Updating our anti-Phylloxera armoury

08 Dec 2017
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Comprehensive trials by Agriculture Victoria scientists in Rutherglen have found that more care needs to be used to ensure that footwear disinfestation is effective.

The Agriculture Victoria team’s work involves a comprehensive set of trials to both re-assess our current responses to the damaging grapevine pest phylloxera and develop new ways to manage and, where possible, control new detections.

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Photo: Agriculture Victoria
Leaf galling Phylloxera

The primary aim of a recently completed project, funded by Wine Australia and the Victorian Department of Economic Development, Jobs, Transport and Resources (DEDJTR), was to scientifically validate disinfestation treatments set out in the National Phylloxera Management Protocol that was endorsed in 2009.

A lot has changed since the protocol’s endorsement in 2009 (for example, since the endorsement we have learnt that there are six separate genetic strains of phylloxera), which meant that re-testing the efficacy of disinfestation techniques — particularly farm-gate hygiene — was critical.

‘When we were looking at the efficacy of bleach as a disinfestation treatment for footwear and hand-held tools we found that when the current recommended procedure and timing was used (2 per cent active sodium hypochlorite for 30 seconds and a water rinse thereafter), more than 50 per cent of insects were surviving, and that was across all six phylloxera genetic strains tested’, said Research Scientist Dr Catherine Wanjiru Clarke.

There were some sobering discoveries, including the finding from the footwear disinfestation trial that if phylloxera survive a treatment, they can continue to live and even to breed.

The footwear disinfestation trial was conducted for 30 seconds, 40 seconds and 60 seconds with varying rates of active sodium hypochlorite and with and without a water rinse. The results showed that the ‘water rinse’ after immersion in the chlorine contributed significantly to phylloxera surviving disinfestation.

However, simply increasing the time of immersion from 30 seconds to 60 seconds in 2 per cent active sodium hypochlorite and eliminating the water rinse step resulted in 100 per cent efficacy across the six strains tested.

Since early 2017, Vinehealth Australia has incorporated these findings into updated footwear disinfestation protocols and communicated these changes to the Australian grape and wine community.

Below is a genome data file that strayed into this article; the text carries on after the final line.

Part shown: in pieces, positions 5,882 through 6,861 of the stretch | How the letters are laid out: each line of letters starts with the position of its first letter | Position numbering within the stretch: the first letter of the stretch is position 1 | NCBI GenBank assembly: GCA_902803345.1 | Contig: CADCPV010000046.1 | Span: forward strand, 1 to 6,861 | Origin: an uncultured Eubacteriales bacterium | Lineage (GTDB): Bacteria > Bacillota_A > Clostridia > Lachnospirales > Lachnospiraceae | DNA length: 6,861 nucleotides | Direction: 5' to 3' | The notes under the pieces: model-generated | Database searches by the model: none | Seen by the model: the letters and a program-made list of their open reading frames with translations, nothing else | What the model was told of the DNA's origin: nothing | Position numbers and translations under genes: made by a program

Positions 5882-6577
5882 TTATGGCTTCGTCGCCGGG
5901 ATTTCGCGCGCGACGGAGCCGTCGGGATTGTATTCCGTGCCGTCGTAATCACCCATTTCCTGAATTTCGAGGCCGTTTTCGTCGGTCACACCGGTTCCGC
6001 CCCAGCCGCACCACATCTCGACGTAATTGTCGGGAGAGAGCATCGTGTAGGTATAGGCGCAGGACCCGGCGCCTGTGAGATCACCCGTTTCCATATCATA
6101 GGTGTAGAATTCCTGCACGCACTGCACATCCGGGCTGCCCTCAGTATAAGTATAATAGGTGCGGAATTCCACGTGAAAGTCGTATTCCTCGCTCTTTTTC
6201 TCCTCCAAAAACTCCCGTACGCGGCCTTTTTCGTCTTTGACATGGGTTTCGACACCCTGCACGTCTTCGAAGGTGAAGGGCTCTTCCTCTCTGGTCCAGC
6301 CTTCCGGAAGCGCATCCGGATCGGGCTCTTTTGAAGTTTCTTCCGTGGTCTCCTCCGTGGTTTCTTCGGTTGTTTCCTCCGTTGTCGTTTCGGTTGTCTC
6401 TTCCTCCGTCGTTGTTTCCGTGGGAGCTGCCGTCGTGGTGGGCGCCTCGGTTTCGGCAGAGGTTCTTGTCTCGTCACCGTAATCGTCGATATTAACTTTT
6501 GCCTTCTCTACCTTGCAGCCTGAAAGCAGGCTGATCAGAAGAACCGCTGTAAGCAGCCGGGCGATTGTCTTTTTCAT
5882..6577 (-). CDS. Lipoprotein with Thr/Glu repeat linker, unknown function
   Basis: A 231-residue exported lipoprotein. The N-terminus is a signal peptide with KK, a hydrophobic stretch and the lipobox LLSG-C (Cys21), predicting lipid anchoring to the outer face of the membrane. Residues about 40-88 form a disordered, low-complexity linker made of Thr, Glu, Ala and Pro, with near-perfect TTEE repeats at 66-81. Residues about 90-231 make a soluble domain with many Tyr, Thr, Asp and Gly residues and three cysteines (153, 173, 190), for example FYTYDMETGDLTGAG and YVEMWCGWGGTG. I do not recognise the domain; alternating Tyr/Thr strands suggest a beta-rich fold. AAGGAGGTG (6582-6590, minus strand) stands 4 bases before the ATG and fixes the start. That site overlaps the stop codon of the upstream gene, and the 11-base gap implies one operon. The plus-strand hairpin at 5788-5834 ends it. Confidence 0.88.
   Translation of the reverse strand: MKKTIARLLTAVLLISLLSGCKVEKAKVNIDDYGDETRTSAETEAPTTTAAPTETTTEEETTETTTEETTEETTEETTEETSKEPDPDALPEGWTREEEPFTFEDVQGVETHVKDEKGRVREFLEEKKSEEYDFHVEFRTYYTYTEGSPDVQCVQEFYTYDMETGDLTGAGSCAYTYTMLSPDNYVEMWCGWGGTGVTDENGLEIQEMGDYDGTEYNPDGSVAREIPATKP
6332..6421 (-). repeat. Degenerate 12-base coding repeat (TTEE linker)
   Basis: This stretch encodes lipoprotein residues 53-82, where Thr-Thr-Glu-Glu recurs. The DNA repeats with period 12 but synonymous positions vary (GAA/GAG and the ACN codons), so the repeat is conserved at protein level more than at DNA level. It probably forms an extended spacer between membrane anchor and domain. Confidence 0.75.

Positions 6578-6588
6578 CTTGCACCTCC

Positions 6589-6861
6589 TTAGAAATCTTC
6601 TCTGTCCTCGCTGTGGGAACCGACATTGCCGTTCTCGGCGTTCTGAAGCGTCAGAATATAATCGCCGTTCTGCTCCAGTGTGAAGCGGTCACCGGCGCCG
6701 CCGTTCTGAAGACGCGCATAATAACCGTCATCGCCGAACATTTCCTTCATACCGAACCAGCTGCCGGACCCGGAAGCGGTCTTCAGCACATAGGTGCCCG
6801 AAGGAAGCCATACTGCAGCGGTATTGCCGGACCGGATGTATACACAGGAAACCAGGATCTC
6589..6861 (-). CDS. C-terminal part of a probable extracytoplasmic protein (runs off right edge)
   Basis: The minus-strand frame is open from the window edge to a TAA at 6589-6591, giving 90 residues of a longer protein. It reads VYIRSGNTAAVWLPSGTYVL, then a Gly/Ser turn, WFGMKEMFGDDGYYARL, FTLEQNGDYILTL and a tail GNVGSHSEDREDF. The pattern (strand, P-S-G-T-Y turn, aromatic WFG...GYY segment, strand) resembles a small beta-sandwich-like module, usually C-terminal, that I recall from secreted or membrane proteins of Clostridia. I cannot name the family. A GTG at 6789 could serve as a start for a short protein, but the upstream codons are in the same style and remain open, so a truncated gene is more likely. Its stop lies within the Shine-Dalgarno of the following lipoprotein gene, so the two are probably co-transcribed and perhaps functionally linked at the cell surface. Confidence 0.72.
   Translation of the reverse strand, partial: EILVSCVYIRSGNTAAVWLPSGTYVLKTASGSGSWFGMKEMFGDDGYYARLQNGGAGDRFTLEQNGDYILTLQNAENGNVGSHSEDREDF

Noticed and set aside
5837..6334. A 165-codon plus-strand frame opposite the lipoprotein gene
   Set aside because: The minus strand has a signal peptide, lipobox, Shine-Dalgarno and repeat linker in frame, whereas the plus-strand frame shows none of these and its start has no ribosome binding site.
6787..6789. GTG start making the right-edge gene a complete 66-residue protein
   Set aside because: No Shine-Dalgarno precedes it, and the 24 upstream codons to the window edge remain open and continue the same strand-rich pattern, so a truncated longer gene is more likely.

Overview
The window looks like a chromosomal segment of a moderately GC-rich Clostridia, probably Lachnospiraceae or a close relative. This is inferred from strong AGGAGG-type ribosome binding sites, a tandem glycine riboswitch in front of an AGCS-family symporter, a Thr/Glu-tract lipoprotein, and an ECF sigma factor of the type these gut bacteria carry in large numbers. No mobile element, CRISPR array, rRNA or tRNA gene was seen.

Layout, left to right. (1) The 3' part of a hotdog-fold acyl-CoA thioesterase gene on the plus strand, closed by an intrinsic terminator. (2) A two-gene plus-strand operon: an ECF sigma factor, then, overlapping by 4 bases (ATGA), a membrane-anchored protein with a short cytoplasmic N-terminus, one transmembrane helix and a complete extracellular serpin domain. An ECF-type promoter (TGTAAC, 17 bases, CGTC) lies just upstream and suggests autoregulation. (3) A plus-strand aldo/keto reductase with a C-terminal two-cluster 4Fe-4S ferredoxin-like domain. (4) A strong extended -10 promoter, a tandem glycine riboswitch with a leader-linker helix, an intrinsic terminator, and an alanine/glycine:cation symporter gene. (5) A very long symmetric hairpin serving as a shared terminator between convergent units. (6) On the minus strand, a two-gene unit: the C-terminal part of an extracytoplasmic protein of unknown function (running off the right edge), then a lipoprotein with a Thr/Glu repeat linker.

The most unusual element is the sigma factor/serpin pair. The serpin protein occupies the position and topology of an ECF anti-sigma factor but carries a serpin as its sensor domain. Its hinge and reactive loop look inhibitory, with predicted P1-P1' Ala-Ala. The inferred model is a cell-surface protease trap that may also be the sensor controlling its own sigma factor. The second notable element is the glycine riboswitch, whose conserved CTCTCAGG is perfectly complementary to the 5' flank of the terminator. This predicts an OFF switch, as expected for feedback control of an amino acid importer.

Dr Clarke, an entomologist with a background in biological control and pest management, was recruited to carry out much of the research work for the two-and-a-half-year project, working alongside Dr Kevin Powell, who has been a significant contributor to our understanding of phylloxera for two decades.

Over the next 18 months, Dr Clarke and the current Principal Investigator, Associate Professor Paul Cunningham, will work with Vinehealth Australia to assess all of their findings and, if required, make formal recommendations for changes to the National Phylloxera Management Protocols to the National Viticulture Biosecurity Committee (NVBC) and the relevant sub-committee of the national Plant Health Committee.

While the research suggests some treatments require significant tightening, in other cases less rigorous alternatives were shown to be just as effective and could lead to savings in time, money and the effort required.

Dr Clarke, A/Prof Cunningham and technical officer Bernadette Carmody are preparing to move onto a new three-year project that will continue the search for alternative disinfestation treatments to chlorine for footwear, fill gaps in our knowledge about the biology of phylloxera, and try to uncover new ways to detect and control it.

The potential to use sniffer dogs to detect phylloxera certainly warrants further attention. Laboratory trials run as part of the first project suggest that dogs can recognise odours produced by either phylloxera in isolation or phylloxera-infested roots.

Detecting phylloxera by smell has great appeal because visual detection is made difficult by its size, asexual life cycle and predominantly subterranean habitat.

Dogs have many advantages, but one big disadvantage. When they move from place to place they may carry the pest with them, just as humans do. For that reason, A/Prof Cunningham, a chemical ecologist, will devote some of the current project to developing an electronic nose that has the same skillset.

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Photo: Agriculture Victoria
Bernadette Carmody and Dr Catherine Wanjiru Clarke